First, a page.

A Framework for Situation-Aware Adaptation of Service-Based Applications

A Framework for Situation-Aware Adaptation of Service-Based Applications

Ioannis Patiniotiakis (National Technical University of Athens, Greece), Nikos Papageorgiou (National Technical University of Athens, Greece), Yiannis Verginadis (National Technical University of Athens, Greece), Dimitris Apostolou (National Technical University of Athens, Greece) and Gregoris Mentzas (National Technical University of Athens, Greece)
DOI: 10.4018/978-1-4666-2089-6.ch010


This work presents Situation Action Networks, a new framework for modeling Service-Based Application adaptation triggered by interesting or critical situations. The framework is based on a goal model able to track at run time the fulfillment of goals. Situation Action Networks are tree-like hierarchical structures which enable goal decomposition into sub-goals and primitive actions in a recursive fashion which provides goal seeking execution plans, as a sequence of primitive actions. Situation Action Networks are dynamic and can evolve at runtime by using their inherent planning capabilities.
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Requirements For Situation-Aware Adaptation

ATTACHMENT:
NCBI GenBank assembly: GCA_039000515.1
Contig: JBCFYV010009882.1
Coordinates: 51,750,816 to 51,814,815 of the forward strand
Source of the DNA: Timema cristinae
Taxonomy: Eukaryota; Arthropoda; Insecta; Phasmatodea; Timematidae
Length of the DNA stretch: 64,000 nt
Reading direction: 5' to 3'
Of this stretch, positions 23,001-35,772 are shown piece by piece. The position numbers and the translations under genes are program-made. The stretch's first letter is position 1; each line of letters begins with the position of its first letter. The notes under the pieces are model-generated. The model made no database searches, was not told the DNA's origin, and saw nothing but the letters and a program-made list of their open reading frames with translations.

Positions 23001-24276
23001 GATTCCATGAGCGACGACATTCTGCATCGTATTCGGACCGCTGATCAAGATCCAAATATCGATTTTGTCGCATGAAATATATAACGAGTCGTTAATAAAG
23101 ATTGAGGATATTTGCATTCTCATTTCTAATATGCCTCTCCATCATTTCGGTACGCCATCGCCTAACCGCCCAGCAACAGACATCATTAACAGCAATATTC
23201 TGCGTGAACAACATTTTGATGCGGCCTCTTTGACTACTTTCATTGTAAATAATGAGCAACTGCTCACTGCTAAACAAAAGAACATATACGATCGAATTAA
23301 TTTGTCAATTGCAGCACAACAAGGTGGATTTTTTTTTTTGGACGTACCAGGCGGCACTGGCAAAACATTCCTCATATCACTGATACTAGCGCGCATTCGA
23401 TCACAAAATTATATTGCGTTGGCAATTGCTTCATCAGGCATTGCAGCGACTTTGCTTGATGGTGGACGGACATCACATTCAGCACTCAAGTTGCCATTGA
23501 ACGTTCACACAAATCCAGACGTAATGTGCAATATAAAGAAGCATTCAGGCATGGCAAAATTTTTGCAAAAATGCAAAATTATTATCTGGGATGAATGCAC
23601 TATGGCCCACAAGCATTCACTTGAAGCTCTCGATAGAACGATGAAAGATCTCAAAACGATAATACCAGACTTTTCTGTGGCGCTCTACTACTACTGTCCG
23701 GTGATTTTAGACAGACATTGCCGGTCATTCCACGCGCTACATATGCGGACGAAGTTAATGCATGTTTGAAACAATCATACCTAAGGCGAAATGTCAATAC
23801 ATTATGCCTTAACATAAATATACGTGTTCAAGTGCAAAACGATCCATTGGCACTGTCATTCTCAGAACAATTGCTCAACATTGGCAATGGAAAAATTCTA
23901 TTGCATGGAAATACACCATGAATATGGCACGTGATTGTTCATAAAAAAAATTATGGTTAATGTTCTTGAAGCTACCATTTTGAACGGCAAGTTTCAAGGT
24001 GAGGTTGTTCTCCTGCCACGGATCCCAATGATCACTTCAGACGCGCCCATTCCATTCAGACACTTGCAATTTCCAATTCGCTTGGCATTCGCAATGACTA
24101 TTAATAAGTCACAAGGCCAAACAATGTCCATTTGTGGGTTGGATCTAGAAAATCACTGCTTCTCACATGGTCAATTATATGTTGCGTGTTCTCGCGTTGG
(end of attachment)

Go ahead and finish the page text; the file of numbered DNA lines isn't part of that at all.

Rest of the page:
To describe the requirements for situation-aware adaptation, we consider a crisis management scenario, which focuses on crisis situations related to a nuclear accident. Consider for example the case of a nuclear accident that caused radiation leakage and a grid of radiation sensors that monitors radiation levels in the area around the plant. The emergency plan prescribes that the Civil Protection Service subscribes to all sensors in a certain perimeter around the plant in order to detect the movement of the radioactive cloud. An extraordinary situation could be that in a short time after the accident, the wind increases and changes direction (e.g., North-West direction) while the weather forecast indicates that the wind direction will remain the same for the rest of the day. The ideal reaction to this situation, both in terms of cost and load processing, would be for the system to be subscribed at the right time only to events coming from sensors located south-east of the plant and are in a certain distance from it, which depends on the wind’s velocity or other weather conditions like humidity. Based on the information gathered from radiation sensors, authorities expect that certain cities south-east of the plant will be affected and need to inform people in these areas to follow some precautions or evacuate the area. This is normally done by transmitting TV and Radio messages, however, in the extraordinary situation in which there is a power loss, a proper reaction would be to deploy police forces and inform people using manual means such as speakerphones.

By studying similar scenarios identified within the PLAY FP7 ICT project (www.play-project.eu), we summarize the following requirements for situation-aware adaptivity (Table 1).

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